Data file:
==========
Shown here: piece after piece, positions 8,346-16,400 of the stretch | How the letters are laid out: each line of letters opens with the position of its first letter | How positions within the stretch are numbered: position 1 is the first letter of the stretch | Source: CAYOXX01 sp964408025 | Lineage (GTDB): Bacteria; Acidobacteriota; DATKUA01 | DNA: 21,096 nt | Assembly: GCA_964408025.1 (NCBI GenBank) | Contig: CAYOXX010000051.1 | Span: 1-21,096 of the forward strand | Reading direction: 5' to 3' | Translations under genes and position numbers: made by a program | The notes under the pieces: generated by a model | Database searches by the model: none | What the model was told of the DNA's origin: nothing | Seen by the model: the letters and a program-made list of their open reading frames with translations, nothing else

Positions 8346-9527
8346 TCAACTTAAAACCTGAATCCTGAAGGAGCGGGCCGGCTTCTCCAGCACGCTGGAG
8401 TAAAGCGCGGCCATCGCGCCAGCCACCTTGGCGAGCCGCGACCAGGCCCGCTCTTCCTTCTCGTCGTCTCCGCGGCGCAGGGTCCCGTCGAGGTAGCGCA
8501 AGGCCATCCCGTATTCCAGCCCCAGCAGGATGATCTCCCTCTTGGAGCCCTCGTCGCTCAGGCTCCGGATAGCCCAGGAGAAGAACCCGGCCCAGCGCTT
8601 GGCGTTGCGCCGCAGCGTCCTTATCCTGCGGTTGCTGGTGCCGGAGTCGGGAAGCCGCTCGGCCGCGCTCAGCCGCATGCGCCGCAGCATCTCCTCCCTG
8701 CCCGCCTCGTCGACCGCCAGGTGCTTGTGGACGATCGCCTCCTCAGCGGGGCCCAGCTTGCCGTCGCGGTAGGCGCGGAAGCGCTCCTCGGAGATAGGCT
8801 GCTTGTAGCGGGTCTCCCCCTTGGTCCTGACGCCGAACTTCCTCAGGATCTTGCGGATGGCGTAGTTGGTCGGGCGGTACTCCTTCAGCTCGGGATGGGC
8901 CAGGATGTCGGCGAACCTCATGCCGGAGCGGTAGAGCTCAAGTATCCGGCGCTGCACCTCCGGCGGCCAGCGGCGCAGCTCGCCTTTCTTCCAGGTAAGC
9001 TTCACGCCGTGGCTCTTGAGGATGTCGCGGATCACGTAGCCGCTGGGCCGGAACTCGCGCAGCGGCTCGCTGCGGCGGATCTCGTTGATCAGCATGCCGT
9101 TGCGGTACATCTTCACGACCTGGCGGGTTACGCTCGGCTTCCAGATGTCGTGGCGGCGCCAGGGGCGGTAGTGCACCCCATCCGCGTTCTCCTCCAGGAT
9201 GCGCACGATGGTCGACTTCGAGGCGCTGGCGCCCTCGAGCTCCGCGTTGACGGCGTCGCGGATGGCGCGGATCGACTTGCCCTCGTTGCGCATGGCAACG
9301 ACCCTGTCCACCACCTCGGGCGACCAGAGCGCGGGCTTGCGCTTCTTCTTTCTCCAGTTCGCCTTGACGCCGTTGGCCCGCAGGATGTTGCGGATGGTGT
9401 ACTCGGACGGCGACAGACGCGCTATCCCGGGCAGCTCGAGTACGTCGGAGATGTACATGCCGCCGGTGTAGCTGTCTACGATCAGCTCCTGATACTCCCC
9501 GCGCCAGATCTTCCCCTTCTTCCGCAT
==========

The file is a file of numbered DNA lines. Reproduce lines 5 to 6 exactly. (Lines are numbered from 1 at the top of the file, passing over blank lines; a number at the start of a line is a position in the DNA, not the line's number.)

8501 AGGCCATCCCGTATTCCAGCCCCAGCAGGATGATCTCCCTCTTGGAGCCCTCGTCGCTCAGGCTCCGGATAGCCCAGGAGAAGAACCCGGCCCAGCGCTT
8601 GGCGTTGCGCCGCAGCGTCCTTATCCTGCGGTTGCTGGTGCCGGAGTCGGGAAGCCGCTCGGCCGCGCTCAGCCGCATGCGCCGCAGCATCTCCTCCCTG